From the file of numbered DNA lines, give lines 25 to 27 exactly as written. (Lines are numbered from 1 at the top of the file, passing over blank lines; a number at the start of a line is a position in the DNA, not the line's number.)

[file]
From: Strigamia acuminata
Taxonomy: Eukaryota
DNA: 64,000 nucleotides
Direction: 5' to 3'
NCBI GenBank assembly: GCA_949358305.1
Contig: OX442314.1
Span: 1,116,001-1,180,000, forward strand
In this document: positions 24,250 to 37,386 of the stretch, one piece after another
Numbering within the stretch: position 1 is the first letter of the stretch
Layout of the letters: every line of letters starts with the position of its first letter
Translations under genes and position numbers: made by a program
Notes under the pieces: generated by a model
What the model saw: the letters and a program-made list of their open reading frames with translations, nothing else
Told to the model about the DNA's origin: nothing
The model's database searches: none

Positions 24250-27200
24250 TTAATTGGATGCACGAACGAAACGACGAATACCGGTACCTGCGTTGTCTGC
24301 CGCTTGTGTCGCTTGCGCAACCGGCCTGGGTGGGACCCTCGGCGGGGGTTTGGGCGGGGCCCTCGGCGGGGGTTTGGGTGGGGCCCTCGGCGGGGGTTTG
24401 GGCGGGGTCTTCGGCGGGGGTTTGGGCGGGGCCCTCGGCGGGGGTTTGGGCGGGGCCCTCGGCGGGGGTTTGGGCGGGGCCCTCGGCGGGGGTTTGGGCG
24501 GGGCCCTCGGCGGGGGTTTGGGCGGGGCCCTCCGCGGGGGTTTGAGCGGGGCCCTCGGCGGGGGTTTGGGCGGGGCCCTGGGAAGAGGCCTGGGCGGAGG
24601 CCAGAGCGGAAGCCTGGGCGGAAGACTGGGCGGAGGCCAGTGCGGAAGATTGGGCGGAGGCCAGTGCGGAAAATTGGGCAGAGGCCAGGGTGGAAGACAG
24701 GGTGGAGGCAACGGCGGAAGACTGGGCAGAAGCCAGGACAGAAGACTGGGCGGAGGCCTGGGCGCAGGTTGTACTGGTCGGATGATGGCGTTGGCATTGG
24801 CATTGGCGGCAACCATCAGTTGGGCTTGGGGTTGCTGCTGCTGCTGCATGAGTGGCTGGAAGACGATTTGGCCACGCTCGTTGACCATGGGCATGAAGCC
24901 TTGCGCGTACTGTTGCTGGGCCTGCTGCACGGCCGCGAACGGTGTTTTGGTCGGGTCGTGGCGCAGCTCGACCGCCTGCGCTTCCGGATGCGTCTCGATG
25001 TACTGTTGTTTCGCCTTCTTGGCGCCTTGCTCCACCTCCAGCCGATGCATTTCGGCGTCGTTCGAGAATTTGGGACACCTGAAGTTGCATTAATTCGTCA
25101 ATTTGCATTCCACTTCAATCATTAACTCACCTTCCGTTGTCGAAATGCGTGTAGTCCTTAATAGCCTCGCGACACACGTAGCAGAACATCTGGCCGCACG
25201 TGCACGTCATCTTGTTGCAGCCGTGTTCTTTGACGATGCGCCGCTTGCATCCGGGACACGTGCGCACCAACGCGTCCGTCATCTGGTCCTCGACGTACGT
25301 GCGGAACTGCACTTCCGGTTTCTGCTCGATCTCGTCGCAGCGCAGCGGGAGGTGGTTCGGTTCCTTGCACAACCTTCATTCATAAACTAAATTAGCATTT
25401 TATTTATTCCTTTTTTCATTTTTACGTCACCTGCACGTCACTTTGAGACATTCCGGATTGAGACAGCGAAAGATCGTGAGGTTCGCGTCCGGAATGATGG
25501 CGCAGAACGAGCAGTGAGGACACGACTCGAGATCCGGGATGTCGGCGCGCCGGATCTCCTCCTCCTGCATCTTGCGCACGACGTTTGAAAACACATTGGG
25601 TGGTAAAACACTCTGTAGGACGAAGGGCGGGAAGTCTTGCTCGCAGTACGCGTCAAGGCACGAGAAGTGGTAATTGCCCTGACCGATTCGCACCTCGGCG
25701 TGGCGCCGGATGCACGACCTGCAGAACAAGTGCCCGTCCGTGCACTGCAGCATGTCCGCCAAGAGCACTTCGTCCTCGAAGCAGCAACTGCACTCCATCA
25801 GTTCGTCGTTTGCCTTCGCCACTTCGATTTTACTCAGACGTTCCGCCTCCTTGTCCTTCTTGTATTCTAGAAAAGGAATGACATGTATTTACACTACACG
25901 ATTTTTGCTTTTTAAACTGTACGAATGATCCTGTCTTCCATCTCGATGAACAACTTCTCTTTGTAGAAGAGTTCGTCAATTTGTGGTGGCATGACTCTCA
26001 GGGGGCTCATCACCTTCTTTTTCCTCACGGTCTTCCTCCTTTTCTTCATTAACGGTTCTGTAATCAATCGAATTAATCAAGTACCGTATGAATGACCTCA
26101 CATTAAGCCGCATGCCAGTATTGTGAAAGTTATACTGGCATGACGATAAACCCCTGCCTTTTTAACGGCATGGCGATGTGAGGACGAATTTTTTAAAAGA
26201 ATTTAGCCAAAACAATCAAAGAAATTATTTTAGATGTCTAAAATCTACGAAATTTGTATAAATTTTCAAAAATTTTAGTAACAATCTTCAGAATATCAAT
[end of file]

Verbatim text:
25001 TACTGTTGTTTCGCCTTCTTGGCGCCTTGCTCCACCTCCAGCCGATGCATTTCGGCGTCGTTCGAGAATTTGGGACACCTGAAGTTGCATTAATTCGTCA
25101 ATTTGCATTCCACTTCAATCATTAACTCACCTTCCGTTGTCGAAATGCGTGTAGTCCTTAATAGCCTCGCGACACACGTAGCAGAACATCTGGCCGCACG
25201 TGCACGTCATCTTGTTGCAGCCGTGTTCTTTGACGATGCGCCGCTTGCATCCGGGACACGTGCGCACCAACGCGTCCGTCATCTGGTCCTCGACGTACGT